Behind the Scenes

Missouri agriculture’s fight against childhood hunger going strong

The eight-year-old nephew of one of my colleagues spent the night with a friend from school. The boys rode the school bus to the friend’s home and played the games that young boys play in the yard until it was dark outside, when they moved their games into the bedroom shared with siblings.

As the evening wore on, the 8-year-old visitors stomach began to growl. “When are we going to eat?” he asked his little friend.

“Oh, we eat at school,” answered the voice of innocence.

Food insecurity is defined as not having enough food for an active, healthy life. It means little boys and little girls go to bed without supper, not because they have misbehaved, but because there is no food.

Sadly, people living in America’s rural areas and farm communities face a higher probability of experiencing food insecurity and hunger than those who live in urban counties far from the fields where crops are grown.

Many hard-working and capable men and women whose families have lived in a rural community for generations are sliding deeper into the well of poverty. Some choose that life. Most, however, do not.

Children have the least ability to do something about their situation. Struggling with hunger can mean chronic illness and developmental problems. Hunger can negatively impact a child’s ability to learn and finish school. How can they be expected to thrive when their poor little bodies are running on empty? When they grow up, they are less likely to overcome the economic challenges that lead to food insecurity.

One in seven Missouri children is food insecure, not knowing where their next meal may come from. In some parts of rural Missouri, as many as one in three children are food insecure.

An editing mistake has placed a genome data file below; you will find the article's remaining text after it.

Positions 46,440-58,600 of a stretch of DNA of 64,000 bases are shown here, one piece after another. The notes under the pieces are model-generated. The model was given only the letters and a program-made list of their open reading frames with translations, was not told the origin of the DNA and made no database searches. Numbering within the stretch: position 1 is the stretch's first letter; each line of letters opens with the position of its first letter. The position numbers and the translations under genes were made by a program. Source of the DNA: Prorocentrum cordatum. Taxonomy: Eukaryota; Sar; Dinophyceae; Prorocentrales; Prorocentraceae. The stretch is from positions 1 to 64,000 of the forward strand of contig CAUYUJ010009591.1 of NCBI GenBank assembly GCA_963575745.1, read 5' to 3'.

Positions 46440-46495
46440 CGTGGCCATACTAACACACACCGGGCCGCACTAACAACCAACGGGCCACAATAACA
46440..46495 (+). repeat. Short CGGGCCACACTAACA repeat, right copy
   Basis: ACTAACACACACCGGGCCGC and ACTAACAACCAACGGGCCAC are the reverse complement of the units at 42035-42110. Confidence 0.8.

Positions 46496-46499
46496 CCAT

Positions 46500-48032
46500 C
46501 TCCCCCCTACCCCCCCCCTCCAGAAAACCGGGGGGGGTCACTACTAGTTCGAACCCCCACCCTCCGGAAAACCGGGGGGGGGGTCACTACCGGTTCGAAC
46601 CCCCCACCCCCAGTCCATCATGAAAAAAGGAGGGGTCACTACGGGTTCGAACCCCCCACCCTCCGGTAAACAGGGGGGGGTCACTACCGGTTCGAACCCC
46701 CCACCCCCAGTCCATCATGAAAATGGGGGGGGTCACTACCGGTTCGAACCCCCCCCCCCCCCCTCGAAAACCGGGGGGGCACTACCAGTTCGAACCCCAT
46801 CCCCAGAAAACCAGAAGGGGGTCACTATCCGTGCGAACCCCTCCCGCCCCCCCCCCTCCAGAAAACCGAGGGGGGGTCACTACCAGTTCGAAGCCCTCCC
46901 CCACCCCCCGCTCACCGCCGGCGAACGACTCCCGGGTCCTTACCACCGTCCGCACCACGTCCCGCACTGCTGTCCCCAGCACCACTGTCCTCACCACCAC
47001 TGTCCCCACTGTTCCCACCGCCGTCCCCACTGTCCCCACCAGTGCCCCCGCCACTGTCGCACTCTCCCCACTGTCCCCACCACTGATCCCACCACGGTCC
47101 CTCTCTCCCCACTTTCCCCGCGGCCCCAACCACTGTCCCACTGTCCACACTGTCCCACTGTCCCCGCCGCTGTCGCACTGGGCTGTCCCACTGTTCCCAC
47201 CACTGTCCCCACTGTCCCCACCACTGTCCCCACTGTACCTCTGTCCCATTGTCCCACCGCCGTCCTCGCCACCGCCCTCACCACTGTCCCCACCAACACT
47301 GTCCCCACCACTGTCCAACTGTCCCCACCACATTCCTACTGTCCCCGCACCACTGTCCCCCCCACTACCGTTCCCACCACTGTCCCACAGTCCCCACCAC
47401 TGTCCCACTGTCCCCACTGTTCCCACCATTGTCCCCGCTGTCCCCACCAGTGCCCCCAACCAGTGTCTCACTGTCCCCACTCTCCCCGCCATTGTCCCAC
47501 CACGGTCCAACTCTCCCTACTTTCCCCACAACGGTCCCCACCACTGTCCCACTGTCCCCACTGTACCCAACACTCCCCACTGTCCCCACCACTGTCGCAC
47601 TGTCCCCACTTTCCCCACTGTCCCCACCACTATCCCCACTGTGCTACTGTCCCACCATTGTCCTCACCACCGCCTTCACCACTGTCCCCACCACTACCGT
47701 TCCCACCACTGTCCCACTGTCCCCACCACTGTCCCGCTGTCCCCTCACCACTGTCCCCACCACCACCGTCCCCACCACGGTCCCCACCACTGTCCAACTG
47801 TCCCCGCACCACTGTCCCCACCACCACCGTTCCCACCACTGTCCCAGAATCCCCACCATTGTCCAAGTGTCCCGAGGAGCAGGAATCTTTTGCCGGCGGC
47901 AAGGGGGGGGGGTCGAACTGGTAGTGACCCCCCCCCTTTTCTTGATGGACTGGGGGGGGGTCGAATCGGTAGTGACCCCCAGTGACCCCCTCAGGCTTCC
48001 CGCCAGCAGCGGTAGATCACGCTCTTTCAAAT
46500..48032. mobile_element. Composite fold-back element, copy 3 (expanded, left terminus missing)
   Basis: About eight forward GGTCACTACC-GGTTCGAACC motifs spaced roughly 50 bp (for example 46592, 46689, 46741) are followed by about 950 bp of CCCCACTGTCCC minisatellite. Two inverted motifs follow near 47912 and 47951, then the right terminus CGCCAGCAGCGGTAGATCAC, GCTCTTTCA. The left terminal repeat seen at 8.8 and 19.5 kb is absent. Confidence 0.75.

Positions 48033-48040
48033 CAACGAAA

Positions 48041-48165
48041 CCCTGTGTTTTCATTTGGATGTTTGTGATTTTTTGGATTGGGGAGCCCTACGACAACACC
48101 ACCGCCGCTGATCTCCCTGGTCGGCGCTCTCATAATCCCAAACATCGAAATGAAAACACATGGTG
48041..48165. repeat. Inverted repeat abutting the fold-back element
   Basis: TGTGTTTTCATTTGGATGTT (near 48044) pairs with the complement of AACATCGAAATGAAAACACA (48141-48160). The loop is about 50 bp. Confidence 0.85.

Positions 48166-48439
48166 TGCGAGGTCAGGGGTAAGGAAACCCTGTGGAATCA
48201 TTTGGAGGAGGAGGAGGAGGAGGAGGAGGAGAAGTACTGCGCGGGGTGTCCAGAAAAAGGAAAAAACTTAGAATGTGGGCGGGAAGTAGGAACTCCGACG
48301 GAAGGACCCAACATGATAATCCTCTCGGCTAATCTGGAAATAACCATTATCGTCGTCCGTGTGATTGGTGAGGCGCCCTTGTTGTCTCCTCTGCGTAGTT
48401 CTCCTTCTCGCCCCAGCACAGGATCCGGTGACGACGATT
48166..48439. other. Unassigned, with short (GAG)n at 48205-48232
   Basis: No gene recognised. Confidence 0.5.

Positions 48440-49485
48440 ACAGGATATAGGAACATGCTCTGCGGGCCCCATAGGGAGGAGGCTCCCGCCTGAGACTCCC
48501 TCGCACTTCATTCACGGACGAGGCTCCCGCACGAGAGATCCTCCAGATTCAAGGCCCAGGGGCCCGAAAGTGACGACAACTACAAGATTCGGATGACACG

To ensure Missouri children have the food they need to thrive, the state’s agricultural community launched Missouri Farmers Care Drive to Feed Kids in 2017. At the end of 2023, this partnership had raised resources to provide 12,323,695 meals for children and families across the state.

2024 is off to a great start. During the recent Western Farm Show, FFA Chapters banded together to fight food insecurity. Members donated a record number of food items and monetary donations that equaled 5,695 meals.

Brownfield Ag News has been a partner and sponsor of Missouri Farmers Care Drive to Feed Kids since its inception. The drive has become a year-round effort, kicking off in January with the 4-H Feeding Missouri campaign and continuing with Hogs for Hunger. FFA Food Insecurity Service Day and other meal packing events are held during the state fair in August. Throughout the year, additional canned food drives, meal packing, monetary donations and gifted food items help get Missouri food products on the plates of hungry Missouri children.

Donations are distributed statewide through Feeding Missouri, the association of Missouri’s six regional food banks.

Visit Missouri Farmers Care Drive to Feed Kids to learn more and join the effort.

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